Opioids and Overdose

  • Opioids are drugs related to opium poppies like heroin, morphine, fentanyl, codeine, methadone, and oxycodone.
  • Opioid overdose occurs when an individual stops breathing due to the effects of the drugs.
  • Naloxone (Narcan) reverses the effects of opioids, allowing an individual experiencing an opioid overdose to breathe normally.
  • Naloxone does not work for overdoses of benzodiazepines, cocaine, methamphetamine, or alcohol.
  • In a mixed overdose (opioids and benzos, heroin and cocaine, etc), naloxone will help reverse the effects of the opioids, but will not have any effect on other substances present.

Naloxone (Narcan)

  • CLASS:
    • Opioid Antagonist
    • opioid overdose, altered mental status of unknown origin
    • no absolute contraindications
    • Naloxone has a duration of action which is shorter than most opioids. "Re-overdose" may occur after 30-90 minutes.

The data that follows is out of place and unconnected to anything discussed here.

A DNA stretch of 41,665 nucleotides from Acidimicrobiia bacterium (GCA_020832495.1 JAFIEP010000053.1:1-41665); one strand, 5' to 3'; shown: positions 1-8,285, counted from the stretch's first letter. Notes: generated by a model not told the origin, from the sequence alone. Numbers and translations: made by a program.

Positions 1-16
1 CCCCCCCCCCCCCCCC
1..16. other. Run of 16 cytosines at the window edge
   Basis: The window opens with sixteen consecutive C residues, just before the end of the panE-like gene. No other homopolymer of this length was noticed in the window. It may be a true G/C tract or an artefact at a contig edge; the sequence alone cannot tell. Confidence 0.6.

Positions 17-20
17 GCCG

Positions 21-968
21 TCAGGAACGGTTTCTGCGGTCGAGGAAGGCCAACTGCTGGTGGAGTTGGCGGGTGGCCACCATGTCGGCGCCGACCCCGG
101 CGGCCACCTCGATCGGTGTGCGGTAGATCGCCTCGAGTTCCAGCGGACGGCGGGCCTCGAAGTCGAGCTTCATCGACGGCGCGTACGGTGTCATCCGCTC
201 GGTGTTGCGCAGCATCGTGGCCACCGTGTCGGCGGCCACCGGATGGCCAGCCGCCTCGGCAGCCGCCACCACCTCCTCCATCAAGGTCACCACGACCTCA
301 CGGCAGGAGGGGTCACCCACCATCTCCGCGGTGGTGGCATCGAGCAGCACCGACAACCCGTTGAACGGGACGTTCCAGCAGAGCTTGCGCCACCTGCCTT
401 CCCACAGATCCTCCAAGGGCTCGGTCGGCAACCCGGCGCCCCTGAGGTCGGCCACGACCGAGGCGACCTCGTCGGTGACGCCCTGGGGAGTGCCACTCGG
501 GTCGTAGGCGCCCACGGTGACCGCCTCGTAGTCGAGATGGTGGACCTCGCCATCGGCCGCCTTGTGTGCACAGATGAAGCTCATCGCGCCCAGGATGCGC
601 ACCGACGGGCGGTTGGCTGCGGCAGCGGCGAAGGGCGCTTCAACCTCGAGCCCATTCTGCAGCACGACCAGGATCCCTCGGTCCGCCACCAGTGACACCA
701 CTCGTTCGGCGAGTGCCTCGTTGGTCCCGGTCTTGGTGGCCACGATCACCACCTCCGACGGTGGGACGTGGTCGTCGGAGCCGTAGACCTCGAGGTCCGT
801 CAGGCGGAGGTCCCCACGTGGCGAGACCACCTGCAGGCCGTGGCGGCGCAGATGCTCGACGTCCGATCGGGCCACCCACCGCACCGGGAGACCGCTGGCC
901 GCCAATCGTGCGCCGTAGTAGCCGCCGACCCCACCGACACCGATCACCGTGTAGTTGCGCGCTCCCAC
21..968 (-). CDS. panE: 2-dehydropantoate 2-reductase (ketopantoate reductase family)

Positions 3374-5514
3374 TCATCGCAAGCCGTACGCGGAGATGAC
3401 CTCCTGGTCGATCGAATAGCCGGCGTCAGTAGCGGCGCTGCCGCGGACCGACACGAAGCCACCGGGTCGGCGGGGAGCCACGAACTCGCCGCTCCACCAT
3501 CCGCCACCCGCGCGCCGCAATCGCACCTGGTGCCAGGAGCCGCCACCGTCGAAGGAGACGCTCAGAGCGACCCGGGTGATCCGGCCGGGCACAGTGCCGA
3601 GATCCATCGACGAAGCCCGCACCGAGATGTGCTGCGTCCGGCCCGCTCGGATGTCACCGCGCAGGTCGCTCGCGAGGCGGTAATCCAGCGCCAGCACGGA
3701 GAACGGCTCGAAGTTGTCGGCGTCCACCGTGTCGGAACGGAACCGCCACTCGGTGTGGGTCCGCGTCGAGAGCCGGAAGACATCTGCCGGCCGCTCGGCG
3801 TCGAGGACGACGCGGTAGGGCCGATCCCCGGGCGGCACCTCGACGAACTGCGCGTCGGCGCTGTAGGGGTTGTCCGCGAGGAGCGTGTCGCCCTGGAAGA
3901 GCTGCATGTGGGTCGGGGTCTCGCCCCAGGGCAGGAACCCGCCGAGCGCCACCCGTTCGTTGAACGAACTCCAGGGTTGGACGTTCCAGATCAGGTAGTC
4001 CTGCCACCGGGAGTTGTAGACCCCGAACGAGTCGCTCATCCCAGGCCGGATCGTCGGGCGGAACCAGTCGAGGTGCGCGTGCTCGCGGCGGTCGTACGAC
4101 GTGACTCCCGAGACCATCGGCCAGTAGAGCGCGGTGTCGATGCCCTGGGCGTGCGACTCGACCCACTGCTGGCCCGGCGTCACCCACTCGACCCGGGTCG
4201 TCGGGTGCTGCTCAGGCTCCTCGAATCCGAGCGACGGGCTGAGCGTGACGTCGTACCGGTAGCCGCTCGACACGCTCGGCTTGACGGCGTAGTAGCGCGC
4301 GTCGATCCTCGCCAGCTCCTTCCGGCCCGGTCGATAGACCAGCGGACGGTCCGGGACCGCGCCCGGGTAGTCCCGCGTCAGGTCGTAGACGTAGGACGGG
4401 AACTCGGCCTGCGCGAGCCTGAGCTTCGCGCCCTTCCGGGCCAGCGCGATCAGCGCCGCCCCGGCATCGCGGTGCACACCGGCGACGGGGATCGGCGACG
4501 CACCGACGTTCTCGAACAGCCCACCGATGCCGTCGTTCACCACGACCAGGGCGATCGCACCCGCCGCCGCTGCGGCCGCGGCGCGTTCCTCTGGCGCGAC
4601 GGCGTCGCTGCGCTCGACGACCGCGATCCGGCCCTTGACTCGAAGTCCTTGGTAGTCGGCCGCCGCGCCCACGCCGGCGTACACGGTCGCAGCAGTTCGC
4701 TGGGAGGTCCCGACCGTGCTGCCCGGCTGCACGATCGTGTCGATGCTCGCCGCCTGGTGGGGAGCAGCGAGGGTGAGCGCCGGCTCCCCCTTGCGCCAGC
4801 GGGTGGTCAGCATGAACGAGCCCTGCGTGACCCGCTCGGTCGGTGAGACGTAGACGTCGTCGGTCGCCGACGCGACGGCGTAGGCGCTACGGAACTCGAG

• Reversal of overdose in a person who is dependent on opioids may produce signs and symptoms of withdrawl.
    • Reversal of overdose may un-mask complications of underlying medical conditions, e.g. cardiac arrythmias.
    • Reversal of overdose in pregnancy may cause withdrawl symptoms in the fetus. The patient should be evaluated in a hospital with OB capabilities.
    • Anaphylaxis is a theoretical risk.
    Possible dependency (including newborns). It also has a half-life that is shorter than that of most narcotics; hence the patient may return to the overdose state.
  • ONSET:
    • 3-5 minutes IN/IM (IV is faster)
    • 30-90 minutes
    • Initial adult dose: 0.4 mg IV/IM or 2 mg IN, repeat every 2 minutes up to a total dose of 10 mg or adequate respiratory effort
    • Initial pediatric dose: 0.1 mg/kg IV/IM or 2 mg IN, repeat every 2 minutes up to a total dose of 10 mg or adequate respiratory effort
      • (pediatric patients may require larger doses of naloxone than adults due to the relatively higher opioid dose per kg of body weight)

Naloxone Mechanism

Opioids bind to opioid receptors to cause their effects. They can help relieve pain, but also cause sedation and hypoventilation.

Opioid receptors in the body have a higher affinity for naloxone than most opioids. Naloxone "pushes" opioids off the receptors, thereby reversing their effects, and blocks futher binding.